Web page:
By Amy Tintera
Five years ago, Wren Connolly was shot three times in the chest. After 178 minutes she came back as a Reboot: stronger, faster, able to heal, and less emotional. The longer Reboots are dead, the less human they are when they return. Wren 178 is the deadliest Reboot in the Republic of Texas. Now seventeen years old, she serves as a soldier for HARC (Human Advancement and Repopulation Corporation).
Wren’s favorite part of the job is training new Reboots, but her latest newbie is the worst she’s ever seen. As a 22, Callum Reyes is practically human. His reflexes are too slow, he’s always asking questions, and his ever-present smile is freaking her out. Yet there’s something about him she can’t ignore. When Callum refuses to follow an order, Wren is given one last chance to get him in line—or she’ll have to eliminate him. Wren has never disobeyed before and knows if she does, she’ll be eliminated, too. But she has also never felt as alive as she does around Callum.
The perfect soldier is done taking orders
I found this novel in the bookstore, and I read it all the way to the checkout. The novel had me hooked from page one. Wren, our heroine was gone for 178 minutes before she woke up. Ruthless and numb to the social tendencies of some of the lower level reboots, Wren is in a class of her own. She is likely the highest numbered reboot in forever, as such she is given a constant stream of assignments. The mission? Murder. She always follows through. She is after all One-Seventy-Eight.
She’s ruthless, numb and cold hearted. Or at least she was. The first part of the book we are introduced to a cold unfeeling heroine who does what’s she’s told without question, and kills with no motives. It was great.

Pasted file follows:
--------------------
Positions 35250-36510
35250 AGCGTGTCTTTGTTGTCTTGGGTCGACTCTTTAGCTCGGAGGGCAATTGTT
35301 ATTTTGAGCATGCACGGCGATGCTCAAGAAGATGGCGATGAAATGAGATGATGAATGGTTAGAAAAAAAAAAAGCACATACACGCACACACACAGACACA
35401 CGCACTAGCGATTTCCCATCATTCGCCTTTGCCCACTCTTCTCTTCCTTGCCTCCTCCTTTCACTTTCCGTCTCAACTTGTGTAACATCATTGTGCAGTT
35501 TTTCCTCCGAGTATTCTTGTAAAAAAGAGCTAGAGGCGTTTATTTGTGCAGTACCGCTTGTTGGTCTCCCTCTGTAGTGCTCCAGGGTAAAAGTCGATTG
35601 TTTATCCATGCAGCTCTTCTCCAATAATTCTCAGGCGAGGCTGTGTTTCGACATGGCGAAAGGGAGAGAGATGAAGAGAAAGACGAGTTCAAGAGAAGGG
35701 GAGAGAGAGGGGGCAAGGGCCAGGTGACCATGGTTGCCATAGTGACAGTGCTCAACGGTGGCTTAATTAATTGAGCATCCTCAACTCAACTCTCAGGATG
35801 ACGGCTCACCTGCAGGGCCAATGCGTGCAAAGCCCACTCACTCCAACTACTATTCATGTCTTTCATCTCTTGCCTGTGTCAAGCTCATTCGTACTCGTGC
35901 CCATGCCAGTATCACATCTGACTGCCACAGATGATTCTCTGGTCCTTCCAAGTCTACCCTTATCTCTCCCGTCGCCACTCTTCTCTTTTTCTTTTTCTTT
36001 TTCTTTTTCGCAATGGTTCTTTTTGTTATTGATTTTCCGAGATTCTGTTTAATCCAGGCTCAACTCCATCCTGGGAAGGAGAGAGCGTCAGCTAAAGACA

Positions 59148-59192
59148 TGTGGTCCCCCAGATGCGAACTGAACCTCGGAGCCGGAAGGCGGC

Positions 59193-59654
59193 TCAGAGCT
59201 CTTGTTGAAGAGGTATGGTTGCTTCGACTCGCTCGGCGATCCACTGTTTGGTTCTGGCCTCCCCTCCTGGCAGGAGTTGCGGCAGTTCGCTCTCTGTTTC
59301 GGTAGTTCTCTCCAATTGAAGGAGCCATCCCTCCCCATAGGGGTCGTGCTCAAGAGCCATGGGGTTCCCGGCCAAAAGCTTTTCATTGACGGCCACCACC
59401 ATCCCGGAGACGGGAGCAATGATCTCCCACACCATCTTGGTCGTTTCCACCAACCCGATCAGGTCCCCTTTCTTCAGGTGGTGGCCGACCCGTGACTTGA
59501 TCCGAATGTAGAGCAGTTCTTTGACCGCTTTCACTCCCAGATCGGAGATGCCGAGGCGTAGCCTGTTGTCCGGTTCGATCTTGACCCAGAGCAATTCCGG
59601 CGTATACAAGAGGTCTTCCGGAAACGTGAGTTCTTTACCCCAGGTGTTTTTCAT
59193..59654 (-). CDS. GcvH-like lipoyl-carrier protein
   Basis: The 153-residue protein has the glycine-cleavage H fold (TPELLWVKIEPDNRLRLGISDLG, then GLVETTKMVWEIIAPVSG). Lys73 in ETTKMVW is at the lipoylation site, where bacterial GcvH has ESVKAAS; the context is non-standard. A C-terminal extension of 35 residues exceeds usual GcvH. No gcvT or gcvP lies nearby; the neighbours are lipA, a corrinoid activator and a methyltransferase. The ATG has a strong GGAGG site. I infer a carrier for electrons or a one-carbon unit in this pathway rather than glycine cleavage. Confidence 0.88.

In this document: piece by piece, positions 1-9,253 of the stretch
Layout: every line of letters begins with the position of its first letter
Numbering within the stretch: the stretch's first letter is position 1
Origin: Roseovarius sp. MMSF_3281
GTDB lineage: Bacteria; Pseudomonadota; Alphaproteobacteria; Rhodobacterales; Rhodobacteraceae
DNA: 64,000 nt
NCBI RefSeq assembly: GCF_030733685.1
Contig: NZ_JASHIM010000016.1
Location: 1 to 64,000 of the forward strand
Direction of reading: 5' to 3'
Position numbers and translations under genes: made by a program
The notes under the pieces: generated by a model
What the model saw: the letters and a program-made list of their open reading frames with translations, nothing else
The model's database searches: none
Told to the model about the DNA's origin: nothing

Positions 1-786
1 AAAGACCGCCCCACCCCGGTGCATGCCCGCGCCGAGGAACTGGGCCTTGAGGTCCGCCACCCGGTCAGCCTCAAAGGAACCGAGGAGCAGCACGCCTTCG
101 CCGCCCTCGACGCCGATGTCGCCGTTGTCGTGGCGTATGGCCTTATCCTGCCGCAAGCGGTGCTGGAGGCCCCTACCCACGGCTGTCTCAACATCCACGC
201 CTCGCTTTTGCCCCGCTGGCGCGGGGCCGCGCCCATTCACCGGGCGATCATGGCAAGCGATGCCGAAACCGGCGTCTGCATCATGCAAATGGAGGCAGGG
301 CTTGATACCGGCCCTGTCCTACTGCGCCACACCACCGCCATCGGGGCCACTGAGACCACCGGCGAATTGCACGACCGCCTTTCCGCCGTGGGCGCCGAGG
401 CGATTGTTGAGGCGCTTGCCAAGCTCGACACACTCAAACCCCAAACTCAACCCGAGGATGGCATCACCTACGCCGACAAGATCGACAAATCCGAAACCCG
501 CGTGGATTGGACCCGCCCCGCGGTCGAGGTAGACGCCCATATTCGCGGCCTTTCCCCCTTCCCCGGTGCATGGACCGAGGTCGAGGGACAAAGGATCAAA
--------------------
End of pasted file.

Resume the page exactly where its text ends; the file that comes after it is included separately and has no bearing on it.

But there is always a guy. Now don’t get me wrong Callum’s character was okay.You know except for the fact he can barely fight, he’s practically useless and won’t even eat meat to survive.
The comfortable interaction and chemistry between the two made the fast developing relationship fun and effortless. Maybe a little too effortless. I can’t understand the author’s reasoning for putting them together. Callum is the farthest thing from Wren imaginable. He’s practically human. He smiles, laughs, and shows an abundant amount of emotion. I can’t understand why someone with no emotions or understanding of emotions would be attracted to that.
The plot is driven by the romance and as a consequence Wren’s character is quickly developed and changed. Becoming increasingly emotional and decreasingly ruthless. There is too much emphasis on the relationship and not enough on what is an interesting original premise.
There were definitely some good parts. The reboot trainings are gruesome but effective and promising. The ruthlessness out on the field, seeing Wren in action was pretty great, and the way people know to stop struggling when they see the number on her arm made me completely enamoured with her character.
I will probably still go looking for the sequel in the hopes that maybe Wren will ditch the lovesick act and recover some of her old brutality back.